0.0001

- ■ - EflfectiveVitD '

y ■

* t t

^-

290 300 310 Wavelength(mn)

Figure 12.1 Action spectrum of pre-vitamin D3 formation in human epidermis (PREVITD) from Webb et al. (1988), typical response of International Light UV-B radiometer SED240/UV-B/W (ILresp), and relative effectiveness of typical solar irradiance spectrum in formation of pre-vitamin D3 (adapted from Heisler, 2005)

290 300 310 Wavelength(mn)

Figure 12.1 Action spectrum of pre-vitamin D3 formation in human epidermis (PREVITD) from Webb et al. (1988), typical response of International Light UV-B radiometer SED240/UV-B/W (ILresp), and relative effectiveness of typical solar irradiance spectrum in formation of pre-vitamin D3 (adapted from Heisler, 2005)

Figure 12.1 also shows the typical manufacturer-provided response function of an International Light SED240/UV-B/W filtered vacuum photodiode UV-B sensor (IL)1. The response was shown by the manufacturer only for every 5 nm, with a finite response at 315 nm and zero response at 320 nm. Up to 315 nm, the relative IL response is nearly identical to the MacLaughlin et al. (1982) vitamin D action spectrum, and depending upon the interpretation of that action spectrum, the similarity may be even closer between 315 nm and 320 nm than Fig. 12.1 suggests. The IL sensors were used in a series of measurements of tree influences on UV-B irradiance at Purdue University (Grant and Heisler, 1996; Grant, 1997; Grant and Heisler, 2001; Heisler et al., 2003a). Thus, the results of those measurements should relate closely to vitamin D synthesis.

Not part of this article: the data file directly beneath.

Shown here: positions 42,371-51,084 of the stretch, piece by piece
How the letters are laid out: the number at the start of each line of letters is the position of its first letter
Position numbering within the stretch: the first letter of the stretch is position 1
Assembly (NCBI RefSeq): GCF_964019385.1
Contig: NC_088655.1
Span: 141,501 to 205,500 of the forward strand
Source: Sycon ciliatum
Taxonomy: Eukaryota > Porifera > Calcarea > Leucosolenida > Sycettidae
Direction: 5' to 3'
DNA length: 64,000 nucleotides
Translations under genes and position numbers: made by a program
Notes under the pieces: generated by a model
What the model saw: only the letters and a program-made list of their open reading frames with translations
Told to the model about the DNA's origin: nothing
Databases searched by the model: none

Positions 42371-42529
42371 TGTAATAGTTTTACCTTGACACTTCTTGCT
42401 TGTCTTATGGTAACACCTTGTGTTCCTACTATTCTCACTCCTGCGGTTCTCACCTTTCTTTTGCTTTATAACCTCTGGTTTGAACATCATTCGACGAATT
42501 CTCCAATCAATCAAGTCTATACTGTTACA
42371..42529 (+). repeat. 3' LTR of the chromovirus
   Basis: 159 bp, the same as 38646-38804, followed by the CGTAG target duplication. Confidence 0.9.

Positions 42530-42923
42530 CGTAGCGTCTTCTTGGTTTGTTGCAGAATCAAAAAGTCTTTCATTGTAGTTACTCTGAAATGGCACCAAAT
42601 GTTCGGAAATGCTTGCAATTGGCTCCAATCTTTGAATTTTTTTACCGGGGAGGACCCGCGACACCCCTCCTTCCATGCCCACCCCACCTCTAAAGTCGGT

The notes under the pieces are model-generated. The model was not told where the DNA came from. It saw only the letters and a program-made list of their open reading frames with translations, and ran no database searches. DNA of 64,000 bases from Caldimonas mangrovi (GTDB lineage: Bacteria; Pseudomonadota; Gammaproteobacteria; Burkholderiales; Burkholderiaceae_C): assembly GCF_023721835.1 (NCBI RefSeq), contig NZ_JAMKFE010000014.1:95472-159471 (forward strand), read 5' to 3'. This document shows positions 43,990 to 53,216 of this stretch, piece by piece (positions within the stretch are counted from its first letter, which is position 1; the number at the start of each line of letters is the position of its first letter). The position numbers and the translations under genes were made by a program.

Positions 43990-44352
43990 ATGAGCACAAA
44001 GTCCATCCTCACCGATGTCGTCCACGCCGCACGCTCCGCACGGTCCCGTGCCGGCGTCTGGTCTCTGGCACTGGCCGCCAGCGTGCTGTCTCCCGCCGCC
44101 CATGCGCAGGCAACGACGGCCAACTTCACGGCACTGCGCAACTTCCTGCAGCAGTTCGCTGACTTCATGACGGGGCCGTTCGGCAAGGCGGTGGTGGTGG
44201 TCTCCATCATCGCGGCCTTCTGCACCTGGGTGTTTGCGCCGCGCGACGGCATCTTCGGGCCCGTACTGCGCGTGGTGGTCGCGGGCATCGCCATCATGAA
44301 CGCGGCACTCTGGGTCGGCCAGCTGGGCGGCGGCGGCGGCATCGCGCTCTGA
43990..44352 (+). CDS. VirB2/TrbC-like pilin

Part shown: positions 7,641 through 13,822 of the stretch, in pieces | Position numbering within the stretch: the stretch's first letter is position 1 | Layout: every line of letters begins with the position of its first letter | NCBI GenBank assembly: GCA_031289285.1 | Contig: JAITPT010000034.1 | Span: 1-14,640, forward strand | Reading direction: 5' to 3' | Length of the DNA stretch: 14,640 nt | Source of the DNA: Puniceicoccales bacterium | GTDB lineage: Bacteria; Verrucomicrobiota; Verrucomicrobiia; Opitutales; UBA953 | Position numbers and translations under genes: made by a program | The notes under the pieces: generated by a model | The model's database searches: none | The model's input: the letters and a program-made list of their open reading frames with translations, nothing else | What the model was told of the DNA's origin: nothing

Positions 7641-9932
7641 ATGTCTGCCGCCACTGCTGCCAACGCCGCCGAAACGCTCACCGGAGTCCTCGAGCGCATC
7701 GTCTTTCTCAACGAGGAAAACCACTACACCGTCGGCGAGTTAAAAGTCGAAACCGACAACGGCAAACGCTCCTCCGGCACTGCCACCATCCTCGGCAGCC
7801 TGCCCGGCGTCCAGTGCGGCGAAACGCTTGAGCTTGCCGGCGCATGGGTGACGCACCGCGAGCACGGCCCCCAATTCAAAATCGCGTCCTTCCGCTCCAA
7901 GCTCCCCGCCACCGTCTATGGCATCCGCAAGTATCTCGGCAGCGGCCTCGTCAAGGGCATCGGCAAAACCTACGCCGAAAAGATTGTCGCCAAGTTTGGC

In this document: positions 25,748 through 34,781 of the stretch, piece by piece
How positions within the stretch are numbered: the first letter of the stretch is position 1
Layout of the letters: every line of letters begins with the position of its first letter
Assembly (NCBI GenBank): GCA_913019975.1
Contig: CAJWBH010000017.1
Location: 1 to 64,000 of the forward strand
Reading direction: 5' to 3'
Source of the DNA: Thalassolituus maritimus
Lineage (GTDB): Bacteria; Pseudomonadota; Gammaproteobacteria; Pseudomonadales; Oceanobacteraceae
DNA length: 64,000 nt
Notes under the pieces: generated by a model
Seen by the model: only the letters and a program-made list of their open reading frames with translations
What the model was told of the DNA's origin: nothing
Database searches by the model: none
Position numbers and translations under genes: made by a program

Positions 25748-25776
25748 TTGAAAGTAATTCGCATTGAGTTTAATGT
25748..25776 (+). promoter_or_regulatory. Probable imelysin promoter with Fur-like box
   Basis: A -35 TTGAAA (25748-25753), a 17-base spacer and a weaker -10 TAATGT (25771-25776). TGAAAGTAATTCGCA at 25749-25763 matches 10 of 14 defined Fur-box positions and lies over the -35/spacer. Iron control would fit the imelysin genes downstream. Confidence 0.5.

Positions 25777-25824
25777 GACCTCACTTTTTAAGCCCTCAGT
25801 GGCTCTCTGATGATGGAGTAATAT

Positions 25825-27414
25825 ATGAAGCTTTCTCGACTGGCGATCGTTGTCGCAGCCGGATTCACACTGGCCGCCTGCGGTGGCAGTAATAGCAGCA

Early evidence that UV-B exposure in mid and high latitudes during winter was limiting for vitamin D photosynthesis was provided by high incidence of rickets in winter (Chen, 1999). A model recently available online (http://zardoz.nilu.no/%7Eolaeng/fastrt/VitD.html) (Engelsen et al., 2005) provides easily obtained estimates of the length of time during a day that UV-B irradiance would be sufficient to photosynthesize pre-vitamin D from 7DHC, which is one of the important roles of UV-B radiation in regulating vitamin D (Holick, 1999).

A CIE standards committee issued a report with a slightly revised interpretation of the MacLaughlin et al. (1982) vitamin D action spectrum (Bouillon et al., 2006). This spectrum is used by McKenzie and Liley (Chapter 2, this volume) to explore diurnal, seasonal, and latitudinal differences between erythemally weighted and pre-vitamin D-weighted irradiances. McKenzie and Liley point out

1 Company names are provided for the convenience of the reader and do not constitute an endorsement of a product by the USDA or the Forest Service.

that because pre-vitamin-D weighting depends more strongly on the shorter UV wavelengths, it is more dependent on ozone and solar zenith angle (SZA) than erythemal weighting.